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If you haven’t seen it yet, Senator Brian Schatz has introduced a bill that would ensure that gay veterans who were discharged because of their sexual orientation would receive the designation of “honorable” on their discharge records.  There are probably a lot of people thinking to themselves that this law isn’t needed, that veterans who received a “general”, "other than honorable", or "dishonorable" discharge due to their sexual orientation can simply apply through an administrative process to change their discharge designation. However, having met gay veterans who were discharged because of their sexual orientation, and who have still not been able to change their discharge designation to honorable, I assure you that bureaucratic administrative processes are anything but simple and efficient. These men and women who served our country honorably, deserve to have their service recognized as such.

Beyond the fact that these men and women who received less than an honorable discharge because of their sexual orientation are barred from receiving certain benefits that they have earned, we as the veteran community, and those of us who care about our military, have an important reason to support Senator Schatz’s bill: Our community and the military has historically broken down cultural barriers. The military was the first institution in America to allow African Americans to have official leadership roles. The military was the first institution in America to desegregate. The military was the second institution in America (besides women suffragist movements and the Red Cross) to have a woman obtain a “C-level” position.  The military has been an institution to breakdown class and social barriers and allow individuals to rise on their merit.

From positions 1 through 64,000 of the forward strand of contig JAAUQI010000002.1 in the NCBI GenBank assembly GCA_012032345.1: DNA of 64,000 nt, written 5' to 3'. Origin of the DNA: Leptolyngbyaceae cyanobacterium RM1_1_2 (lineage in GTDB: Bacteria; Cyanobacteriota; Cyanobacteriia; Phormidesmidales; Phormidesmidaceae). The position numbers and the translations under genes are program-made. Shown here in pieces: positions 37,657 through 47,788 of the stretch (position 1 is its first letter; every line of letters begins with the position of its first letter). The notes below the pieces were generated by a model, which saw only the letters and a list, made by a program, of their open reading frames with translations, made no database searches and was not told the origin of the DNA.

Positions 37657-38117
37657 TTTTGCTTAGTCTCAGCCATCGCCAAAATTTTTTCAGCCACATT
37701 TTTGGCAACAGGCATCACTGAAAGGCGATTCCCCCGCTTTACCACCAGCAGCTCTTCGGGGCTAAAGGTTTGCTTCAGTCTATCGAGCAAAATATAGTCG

Are all these examples idyllic? Sure. Did the military and many veterans push back against many of these exemplars? You bet. But what is important is that the institution stayed the course. What is important is that the military was used to highlight why the rest of American society could and should change. What is important is that our veteran community is still one of the most diverse groups in America, and we are stronger because of that.

I’m proud of my service to our country. I’m proud of our military. I’m proud of our history. While I wish the removal of prejudice was easy, I know that it wont be. Regardless of how anyone feels about gays, I hope that our community supports a bill that will honor the men and women for their honorable service and allow them to obtain the benefits that they have earned.  

AuthorJoshua Lawton